In a setback to AbbVie, the Food and Drug Administration yesterday warned of liver damage from its two hepatitis C treatments, setting off a chain reaction that is reverberating across the pharmaceutical industry. With as many as seven patient deaths and several liver transplants attributed to the drugs, AbbVie stock plummeted and Wall Street fortune tellers went to work betting on winners and losers.
But before we sketch out some scenarios, let’s recap what the agency actually said:
The FDA review found five cases that were probably related to the drugs, called Viekira Pak and Technivie, which was more recently approved. Another five were possibly related. Of the 10 patients, seven died and each seemed to have advanced liver disease or cirrhosis before using the drug. So the FDA is not willing to rule out the possibility that “some events might have occurred even if the patient hadn’t received treatment.”
Viekira Pak you may recall, hit the market about a year after Sovaldi, the first of two Gilead Sciences treatments, became available. The other Gilead drug is called Harvoni. The drugs promise higher cure rates – 90 percent or more – but are expensive, costing tens of thousands of dollars and sparked debate about drug prices.
AbbVie competed by offering discounts on Viekira Pak, notably in an exclusive deal with Express Scripts, the biggest US pharmacy benefits manager. But from the start, the AbbVie drug had disadvantages, because the drug offers a lower cure rate and some patients must take Viekira Pak in combination with ribavirin, an older treatment that causes severe side effects. And that also meant patients had to take more pills.
So what do the wags say about what this means for AbbVie and other companies?
The serious side effects are “likely to be fatal for (AbbVie) brand, at least in the US,” writes Sector & Sovereign Research analyst Richard Evans in an investor note. He pointed out Viekira Pak already generated more adverse events than either Gilead drug. And the only way AbbVie was able to retain market share was to entice payers to place its drug on formularies, the lists of preferred medicines.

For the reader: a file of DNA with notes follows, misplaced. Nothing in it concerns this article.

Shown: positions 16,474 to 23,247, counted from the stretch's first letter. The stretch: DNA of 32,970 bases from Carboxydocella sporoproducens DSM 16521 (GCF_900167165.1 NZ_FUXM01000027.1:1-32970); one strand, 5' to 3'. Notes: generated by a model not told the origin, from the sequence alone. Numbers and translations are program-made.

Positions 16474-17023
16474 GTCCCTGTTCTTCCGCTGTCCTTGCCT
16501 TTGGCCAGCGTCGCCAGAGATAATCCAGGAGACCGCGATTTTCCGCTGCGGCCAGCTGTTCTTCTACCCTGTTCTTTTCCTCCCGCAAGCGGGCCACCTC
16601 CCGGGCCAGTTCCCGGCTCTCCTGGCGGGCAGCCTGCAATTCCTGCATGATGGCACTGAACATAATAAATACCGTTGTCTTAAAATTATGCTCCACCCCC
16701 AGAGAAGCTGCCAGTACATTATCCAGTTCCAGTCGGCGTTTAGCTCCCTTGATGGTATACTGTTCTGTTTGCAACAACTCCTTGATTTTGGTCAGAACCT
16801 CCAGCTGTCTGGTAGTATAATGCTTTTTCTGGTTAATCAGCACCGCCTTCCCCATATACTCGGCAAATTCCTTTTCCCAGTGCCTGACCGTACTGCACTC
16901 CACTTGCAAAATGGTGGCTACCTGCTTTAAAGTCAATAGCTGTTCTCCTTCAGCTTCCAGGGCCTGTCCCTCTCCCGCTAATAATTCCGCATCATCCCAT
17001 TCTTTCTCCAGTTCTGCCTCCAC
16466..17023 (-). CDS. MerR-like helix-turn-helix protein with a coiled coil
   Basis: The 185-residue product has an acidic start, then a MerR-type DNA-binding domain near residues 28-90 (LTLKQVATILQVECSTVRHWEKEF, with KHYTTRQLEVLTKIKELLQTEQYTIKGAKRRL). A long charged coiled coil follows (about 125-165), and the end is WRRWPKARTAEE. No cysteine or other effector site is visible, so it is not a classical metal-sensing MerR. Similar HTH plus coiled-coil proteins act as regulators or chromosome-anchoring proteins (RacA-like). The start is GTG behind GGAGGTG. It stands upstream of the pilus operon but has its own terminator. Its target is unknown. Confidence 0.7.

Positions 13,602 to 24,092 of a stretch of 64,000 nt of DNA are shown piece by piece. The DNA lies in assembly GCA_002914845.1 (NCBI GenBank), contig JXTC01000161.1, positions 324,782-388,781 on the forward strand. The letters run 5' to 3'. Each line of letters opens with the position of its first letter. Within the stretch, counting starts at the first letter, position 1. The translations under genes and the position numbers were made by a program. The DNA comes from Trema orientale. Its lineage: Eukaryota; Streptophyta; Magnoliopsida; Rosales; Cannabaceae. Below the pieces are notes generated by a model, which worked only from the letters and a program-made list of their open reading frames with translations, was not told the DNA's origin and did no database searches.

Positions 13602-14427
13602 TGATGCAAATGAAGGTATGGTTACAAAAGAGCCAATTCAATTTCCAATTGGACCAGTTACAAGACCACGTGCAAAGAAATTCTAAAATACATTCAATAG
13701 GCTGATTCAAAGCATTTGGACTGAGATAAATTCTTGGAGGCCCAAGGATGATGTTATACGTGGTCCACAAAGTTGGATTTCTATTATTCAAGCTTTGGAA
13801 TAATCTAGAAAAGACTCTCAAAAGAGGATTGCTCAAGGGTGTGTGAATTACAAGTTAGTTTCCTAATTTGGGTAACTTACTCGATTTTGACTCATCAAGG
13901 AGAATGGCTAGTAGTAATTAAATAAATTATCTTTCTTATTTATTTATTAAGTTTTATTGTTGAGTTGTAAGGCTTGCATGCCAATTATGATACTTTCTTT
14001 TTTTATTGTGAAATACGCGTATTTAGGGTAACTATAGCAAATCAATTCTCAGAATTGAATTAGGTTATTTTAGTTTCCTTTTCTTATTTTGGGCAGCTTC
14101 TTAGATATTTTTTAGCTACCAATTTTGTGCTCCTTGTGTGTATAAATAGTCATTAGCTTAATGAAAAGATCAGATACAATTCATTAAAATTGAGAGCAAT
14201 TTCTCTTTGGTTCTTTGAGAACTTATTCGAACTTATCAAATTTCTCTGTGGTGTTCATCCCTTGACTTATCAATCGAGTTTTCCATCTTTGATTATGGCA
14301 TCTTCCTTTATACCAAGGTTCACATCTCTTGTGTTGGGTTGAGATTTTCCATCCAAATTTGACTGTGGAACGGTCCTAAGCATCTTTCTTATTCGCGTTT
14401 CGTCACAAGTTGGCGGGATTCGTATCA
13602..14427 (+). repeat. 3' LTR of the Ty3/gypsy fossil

This tactic worked quite well because Viekira Pak became “a medically legitimate alternative if a Gilead drug wasn’t covered by insurance,” Evans continued. “Now that Viekira Pak has been shown to have a greater rate of serious adverse events, it’s no longer medically legitimate to cover only Viekira Pak.”
As for Gilead, the development is a plus, but the drug maker already commands nearly 90 percent of the market for hepatitis C treatments. Even if Viekira Pak were to disappear altogether, Jefferies analyst Brian Abrahams calculates the impact on Gilead revenue would be marginal. What’s more important to further sales are the number of patients going forward and competition from forthcoming drugs.
A crucial competitor will be Merck, which Sanford Bernstein analyst Tim Anderson said “stands to win.” By January, the drug maker may launch a one-pill-once-a-day regimen for several different genotypes of hepatitis C that has performed well in clinical trials. As he sees it, Merck could grab a meaningful chunk of the $2.5 billion in sales that AbbVie’s hepatitis C drugs were forecast to generate next year.
Looking more broadly, RW Baird analyst Brian Skorney suggested that the patient deaths are a setback to Express Scripts and other payers. “We always felt pharmacy benefit managers were playing a dangerous game by mandating an inferior drug solely, and very outspokenly, due to price,” he wrote in an investor note.
“Now the most extreme example of heavy handed tactics looks like a miscalculation that may have put patients’ lives at risk,” he continued. “We think the incentive for payers to try to publicly force price competition has all but evaporated.”
He added one more thought, which is that given that the patient deaths “only appeared once Viekira Pak was administered to tens of thousands of patients, the days of [FDA] approval based on safety data in a couple of thousand patients, without a comparator, may be over.”
[EDITOR’s NOTE: We updated to reflect that not all Viekira Pak patients use ribavirin].Print This Post